#10 – Seriously? I mean really? No you didn’t say that

Ahem. Women and Good Men of Australia, family and friends. Below is what I posted on Channel 9 Facebook page today at a 4.39pm. They seem to have a filtering feature on their page which means they view items first before ‘unhiding’ them. I don’t have a problem with that but I will have a problem if, after reading my letter, they deem it something they will not show their FB community in ‘Post by Others’ section of their page. Want to know what I said? Then read below. If you support what I say then, please share publicly as far and wide as possible. Thanks, Carla

Dear Channel 9

I have three things so say to you:
First – CONGRATULATIONS
Second – you have got to be KIDDING me?
Third – it’s not enough, and we are watching you.

Let me explain.  I am a feminist mother of three primary aged sons who are avid cricketers. I am active in my children’s local cricket club – the Marrickville Cricket Club – and a strong advocate of women in sport and Play by the Rules – making sport inclusive, safe and fair. I help coordinate the MCC MILO in2CRICKET Centre.

I arrived home at about 5pm Thursday 5 November to discover my two oldest sons aged 11 & 12, watching on commercial TV – your network – The Australian Women’s Cricket Team – Southern Stars vs. West Indies in their T20 game. I quietly listened to my cricket tragic sons comment on the athleticism and techniques of these elite cricketers. There were no comments about them being women or less than male cricketers. In my brain I was doing cartwheels of delight because my sons think this is normal – Live to Air commercial TV presenting Australian Women’s Cricket. To Cricket Australia and Channel 9 I say CONGRATULATIONS and THANK YOU. We are truly in a new era that has been a long time coming and frankly overdue.

However – whilst I was listening I heard the female commentator say after Australian wicketkeeper Alyssa Healy missed a ball due to an edge off the batsmen “didn’t her mother tell her to keep her legs together”. I stopped. I couldn’t believe I actually heard her say that. I asked my husband, and he confirmed I had heard that. My boys wanted to know what was wrong with what was said.

So this is where I say “you have got to be KIDDING me?”. That statement is wrong on so many levels. Why should I have to explain to my young sons that sexist statement – and I don’t care if it was said in jest – at 5pm in the afternoon on national broadcast. That statement would never have been said about a male cricketer. It beggars belief. And you might say, ‘yes the commentator was wrong but she was speaking live, off the cuff, etc.’. NOT acceptable. Do not, finally, put women athletes in a much-deserved place of recognition and then belittle them with ill-thought statements. Please give them the respect they deserve, that has been especially hard fought by many. Please speak about them in a way that those watching understand the commitment and discipline and sacrifice they have shown to get and stay in an Australian team.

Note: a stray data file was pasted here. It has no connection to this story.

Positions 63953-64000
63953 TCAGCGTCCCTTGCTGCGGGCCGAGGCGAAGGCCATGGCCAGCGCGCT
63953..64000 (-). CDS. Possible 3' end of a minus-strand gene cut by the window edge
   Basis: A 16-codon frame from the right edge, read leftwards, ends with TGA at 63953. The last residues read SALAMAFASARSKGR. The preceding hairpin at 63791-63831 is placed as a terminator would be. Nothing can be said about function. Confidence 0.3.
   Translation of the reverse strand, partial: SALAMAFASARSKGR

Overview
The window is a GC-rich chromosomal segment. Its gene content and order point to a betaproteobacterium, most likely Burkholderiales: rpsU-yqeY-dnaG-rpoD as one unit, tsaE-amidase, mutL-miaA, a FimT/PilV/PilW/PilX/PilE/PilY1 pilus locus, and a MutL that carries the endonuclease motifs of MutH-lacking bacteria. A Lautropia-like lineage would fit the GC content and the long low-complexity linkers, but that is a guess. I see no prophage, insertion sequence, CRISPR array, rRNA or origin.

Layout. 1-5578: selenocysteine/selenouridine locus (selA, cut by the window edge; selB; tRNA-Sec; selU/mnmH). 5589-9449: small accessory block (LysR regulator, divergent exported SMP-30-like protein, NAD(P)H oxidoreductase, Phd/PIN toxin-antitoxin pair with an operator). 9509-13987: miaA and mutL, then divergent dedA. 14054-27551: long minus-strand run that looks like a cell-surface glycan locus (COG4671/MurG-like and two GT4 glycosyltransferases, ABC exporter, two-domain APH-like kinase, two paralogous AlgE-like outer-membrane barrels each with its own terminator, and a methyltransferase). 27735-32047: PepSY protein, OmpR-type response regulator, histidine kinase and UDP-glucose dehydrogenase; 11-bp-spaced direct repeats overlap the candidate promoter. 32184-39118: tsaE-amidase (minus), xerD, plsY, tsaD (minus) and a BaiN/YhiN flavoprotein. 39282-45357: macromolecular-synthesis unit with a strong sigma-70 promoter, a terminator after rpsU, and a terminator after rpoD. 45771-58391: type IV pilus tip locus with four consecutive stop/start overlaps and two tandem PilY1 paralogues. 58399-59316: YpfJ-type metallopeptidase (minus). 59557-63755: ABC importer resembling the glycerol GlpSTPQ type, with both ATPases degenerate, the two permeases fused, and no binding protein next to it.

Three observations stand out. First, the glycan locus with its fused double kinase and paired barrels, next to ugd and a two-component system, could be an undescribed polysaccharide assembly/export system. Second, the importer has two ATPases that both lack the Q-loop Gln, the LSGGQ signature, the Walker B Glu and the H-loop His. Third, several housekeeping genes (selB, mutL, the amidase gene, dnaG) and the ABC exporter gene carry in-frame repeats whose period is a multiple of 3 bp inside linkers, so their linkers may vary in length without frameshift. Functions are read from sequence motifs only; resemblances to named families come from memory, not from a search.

And so here is my final and third point. We are watching you. There are generations of women – viewers, spectators, fans and participants – who have had enough of being treated less than. There are generations of good men who have daughters, granddaughters, nieces, girlfriends, wives and friends who want to see a place where people are judged on merit, not gender.

We are tired of having to explain why we deserve equal treatment – or worse having to justify it. We are your viewers, your customers, your fans and the emerging talent, and we are everywhere – in cricket, in Australian society and beyond.

We deserve to be treated with as much respect as those amazing women in the Australian team. And our sons and daughters need to see that respect is given.

So take a good long look at yourselves and your programming and promotion. This social media feed is a good example – can’t see much of the Australian Women’s Cricket here even though you are broadcasting it on TV. Plenty of Australian Men’s Cricket though. Why is that?

And don’t you dare say – we are just giving the people what they want. You are in a powerful position of shaping the viewing and spending appetites of a nation. We can only demonstrate preference through what you broadcast and there is a lot of decision-making that goes into what shows get put on and when. In fact, you have whole departments and external suppliers devoted to it.

So you and your commercial partners and advertisers are in the drivers seat in many ways. You can show good leadership and reflect what society is like or you can follow historic bad habits that will eventually fail when other people give us an alternative. Consumers, viewers, citizens are increasingly able to exercise choice and we will.

So look at the profile of the nation and reflect it in your broadcasting and you will find we are diverse. We are also smart. Don’t take us for granted and we will give you the respect you deserve.

So congratulations for taking an important step for better equity in Australian sport and broadcasting BUT there is a long way to go and a lot you can do a lot right now to make it better.

Over to you.

Women

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